IKEA, founded in Sweden in 1943, will be celebrating its 70th birthday this year. Of course, it will also be toasting the fact that it is the world’s biggest furniture manufacturer. So, what is IKEA’s secret recipe?
Anders Dahlvig, IKEA’s previous CEO, who worked for IKEA from 1999 to 2009, wrote in his book “The Ikea Edge” that there are three main points to follow:
1. “A business model wherein the product range and price are the main differentiators between you and the competition”
For IKEA, flat-pack furniture has equalled flat-rate prices. This is certainly the major selling point for the business, but surely it is also IKEA’s range of distinctive designs that separates it from other rivals like Tesco and Argos.
IKEA is stylishly Scandinavian: from its Swedish meatballs to its product names. Beds, closets, and hall furniture have Norwegian place names; whereas children's items are named after mammals, birds, and adjectives.
The product names provide a unique in-joke for Scandinavians and allow for increased flexibility. However, it seems that not everybody is laughing; a Danish researcher from the University of Copenhagen claimed that more expensive items were given Swedish names whereas the Danes were demoted to doormats and rugs.
2. “A vision with a social ambition combined with a strong value base”
IKEA’s efforts to improve society and be an ethical and eco-friendly company are well-known. In 2010 it was named one of the ‘World’s Most Ethical Companies’ for the fourth year running. Both in the store and behind the scenes, IKEA has implemented many policies to help the environment, from rental bikes with trailers in Copenhagen to limiting the amount of formaldehyde used in its products.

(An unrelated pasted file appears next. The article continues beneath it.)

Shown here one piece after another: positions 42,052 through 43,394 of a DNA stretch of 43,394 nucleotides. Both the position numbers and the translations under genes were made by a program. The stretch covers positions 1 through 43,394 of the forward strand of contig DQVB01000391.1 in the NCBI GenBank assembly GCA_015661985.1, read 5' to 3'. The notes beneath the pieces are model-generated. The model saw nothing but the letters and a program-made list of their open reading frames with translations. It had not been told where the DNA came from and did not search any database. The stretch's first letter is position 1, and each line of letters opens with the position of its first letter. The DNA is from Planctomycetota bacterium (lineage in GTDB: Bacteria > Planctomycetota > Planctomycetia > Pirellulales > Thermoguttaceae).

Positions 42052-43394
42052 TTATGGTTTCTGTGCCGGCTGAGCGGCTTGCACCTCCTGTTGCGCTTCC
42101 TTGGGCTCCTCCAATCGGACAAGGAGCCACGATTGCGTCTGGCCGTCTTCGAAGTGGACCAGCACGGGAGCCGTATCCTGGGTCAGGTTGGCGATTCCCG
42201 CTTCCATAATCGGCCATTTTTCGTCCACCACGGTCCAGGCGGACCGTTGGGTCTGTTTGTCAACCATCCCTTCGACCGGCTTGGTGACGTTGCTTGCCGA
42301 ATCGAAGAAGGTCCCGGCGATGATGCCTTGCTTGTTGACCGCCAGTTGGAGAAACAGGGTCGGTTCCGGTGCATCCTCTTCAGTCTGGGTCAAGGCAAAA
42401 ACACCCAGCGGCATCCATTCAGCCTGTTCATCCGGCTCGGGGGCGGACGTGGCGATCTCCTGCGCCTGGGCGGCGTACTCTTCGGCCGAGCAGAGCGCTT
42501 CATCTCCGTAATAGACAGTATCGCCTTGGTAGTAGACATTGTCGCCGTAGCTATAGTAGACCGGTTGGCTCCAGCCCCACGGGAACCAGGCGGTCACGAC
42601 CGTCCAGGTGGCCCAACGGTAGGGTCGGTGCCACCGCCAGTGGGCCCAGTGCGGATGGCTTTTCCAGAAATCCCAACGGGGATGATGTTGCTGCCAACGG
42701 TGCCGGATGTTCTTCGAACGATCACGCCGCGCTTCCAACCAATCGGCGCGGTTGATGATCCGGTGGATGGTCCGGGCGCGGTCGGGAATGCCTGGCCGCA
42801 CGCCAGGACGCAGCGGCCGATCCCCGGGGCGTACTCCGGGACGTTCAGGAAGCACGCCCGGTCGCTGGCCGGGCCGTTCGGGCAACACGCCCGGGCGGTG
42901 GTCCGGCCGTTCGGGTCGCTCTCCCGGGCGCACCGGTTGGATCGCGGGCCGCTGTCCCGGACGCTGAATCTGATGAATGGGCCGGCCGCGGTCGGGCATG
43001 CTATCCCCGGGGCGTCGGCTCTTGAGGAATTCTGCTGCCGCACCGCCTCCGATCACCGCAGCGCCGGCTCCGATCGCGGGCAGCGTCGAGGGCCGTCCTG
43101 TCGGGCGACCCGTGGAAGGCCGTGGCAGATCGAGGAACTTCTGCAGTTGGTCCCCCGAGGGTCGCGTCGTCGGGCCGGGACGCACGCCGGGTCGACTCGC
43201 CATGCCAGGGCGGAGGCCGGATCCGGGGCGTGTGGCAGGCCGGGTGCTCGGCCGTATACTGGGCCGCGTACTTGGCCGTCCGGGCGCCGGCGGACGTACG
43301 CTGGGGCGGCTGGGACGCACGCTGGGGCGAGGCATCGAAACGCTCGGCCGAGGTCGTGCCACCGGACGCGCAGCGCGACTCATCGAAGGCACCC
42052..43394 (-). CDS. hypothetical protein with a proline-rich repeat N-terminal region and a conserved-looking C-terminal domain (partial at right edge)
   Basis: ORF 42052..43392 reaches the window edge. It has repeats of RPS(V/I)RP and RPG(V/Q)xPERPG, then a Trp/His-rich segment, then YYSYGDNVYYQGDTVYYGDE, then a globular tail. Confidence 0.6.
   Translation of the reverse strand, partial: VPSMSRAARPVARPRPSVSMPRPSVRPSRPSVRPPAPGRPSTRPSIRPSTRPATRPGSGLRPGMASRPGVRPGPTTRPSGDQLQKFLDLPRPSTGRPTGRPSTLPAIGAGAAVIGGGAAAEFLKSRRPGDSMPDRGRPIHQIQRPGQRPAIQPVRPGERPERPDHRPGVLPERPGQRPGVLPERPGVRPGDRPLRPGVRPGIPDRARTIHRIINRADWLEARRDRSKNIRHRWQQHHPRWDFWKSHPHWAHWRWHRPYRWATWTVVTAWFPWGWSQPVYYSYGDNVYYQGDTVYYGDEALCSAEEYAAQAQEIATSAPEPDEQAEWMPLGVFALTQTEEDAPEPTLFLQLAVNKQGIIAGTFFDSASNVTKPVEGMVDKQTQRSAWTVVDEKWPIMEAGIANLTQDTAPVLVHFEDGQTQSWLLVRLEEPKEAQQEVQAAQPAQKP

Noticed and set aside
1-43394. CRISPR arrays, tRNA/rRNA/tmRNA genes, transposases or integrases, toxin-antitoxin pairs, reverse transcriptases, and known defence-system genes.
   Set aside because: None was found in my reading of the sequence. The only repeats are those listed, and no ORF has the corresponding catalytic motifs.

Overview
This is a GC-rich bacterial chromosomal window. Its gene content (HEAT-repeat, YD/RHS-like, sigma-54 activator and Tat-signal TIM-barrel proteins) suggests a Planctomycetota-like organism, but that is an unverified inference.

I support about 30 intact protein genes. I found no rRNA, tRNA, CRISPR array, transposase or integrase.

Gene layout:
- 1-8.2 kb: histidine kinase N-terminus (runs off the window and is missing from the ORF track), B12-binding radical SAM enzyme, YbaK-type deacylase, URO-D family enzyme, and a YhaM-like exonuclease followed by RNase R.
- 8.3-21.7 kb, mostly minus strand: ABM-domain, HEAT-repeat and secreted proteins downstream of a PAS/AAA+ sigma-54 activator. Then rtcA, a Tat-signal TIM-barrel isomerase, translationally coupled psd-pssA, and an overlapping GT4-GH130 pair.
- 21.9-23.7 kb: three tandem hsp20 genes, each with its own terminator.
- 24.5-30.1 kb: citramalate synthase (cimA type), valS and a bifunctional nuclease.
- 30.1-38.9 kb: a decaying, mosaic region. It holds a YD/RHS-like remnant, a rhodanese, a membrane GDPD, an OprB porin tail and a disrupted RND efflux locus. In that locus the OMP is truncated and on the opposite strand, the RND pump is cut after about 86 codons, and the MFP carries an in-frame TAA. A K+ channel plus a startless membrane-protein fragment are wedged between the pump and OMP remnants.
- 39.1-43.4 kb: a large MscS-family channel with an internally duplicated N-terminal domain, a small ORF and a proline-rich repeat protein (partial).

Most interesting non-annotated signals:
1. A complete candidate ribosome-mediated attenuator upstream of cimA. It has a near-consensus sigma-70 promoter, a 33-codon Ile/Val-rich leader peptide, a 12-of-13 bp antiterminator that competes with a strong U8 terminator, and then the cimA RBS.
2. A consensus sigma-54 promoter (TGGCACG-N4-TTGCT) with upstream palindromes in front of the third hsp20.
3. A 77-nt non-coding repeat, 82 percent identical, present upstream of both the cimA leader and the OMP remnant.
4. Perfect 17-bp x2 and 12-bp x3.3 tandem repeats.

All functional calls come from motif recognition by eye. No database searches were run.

Nevertheless, even highly successful companies sometimes have skeletons in the closet (or perhaps the “Elgå” in IKEA’s case). The most infamous recent example occurred when IKEA admitted to having profited from forced labour in East Germany during the 1970s and 1980s.
Unfortunately, despite the awards, the accusations of dubious moral values surrounding the company continue. The Economist’s article “Flat-pack accounting” succinctly summed up IKEA’s alleged attitude to paying tax: “Clearly, the Kamprad family pays the same meticulous attention to tax avoidance as IKEA does to low prices in its stores.”
3. “Market leadership and a balanced global portfolio of markets that defines the company’s short-and–long-term growth ambitions”
IKEA is the market leader for flat-pack furniture with stores in 36 countries. So how have they achieved their growth ambitions?
Where necessary, as IKEA has grown, it has altered its store’s menus in order to fit in with each different country’s culture. For example, the cafés in Saudi Arabia and the United Arab Emirates serve chicken shawarma and beef hot dogs.
Controversially, in 2012 IKEA decided to alter its Saudi Arabian catalogue by airbrushing out all the female models, leaving only ‘fathers’ and ‘sons’ posing with the furniture. Transcreating the catalogue was not a popular decision for the Swedish people, who pride themselves on their excellent reputation for being at the forefront of women’s rights. However, is this decision purely financial or indeed a culturally sensitive one? Perhaps, if you want to be global, you have to be flexible.
What can IKEA bring to the table (or Störnas)?
No company is perfect. Nevertheless, we think that IKEA products are good value for money, ethical, unique and culturally sensitive.
Do you think that IKEA has a good balance of ethics and profit?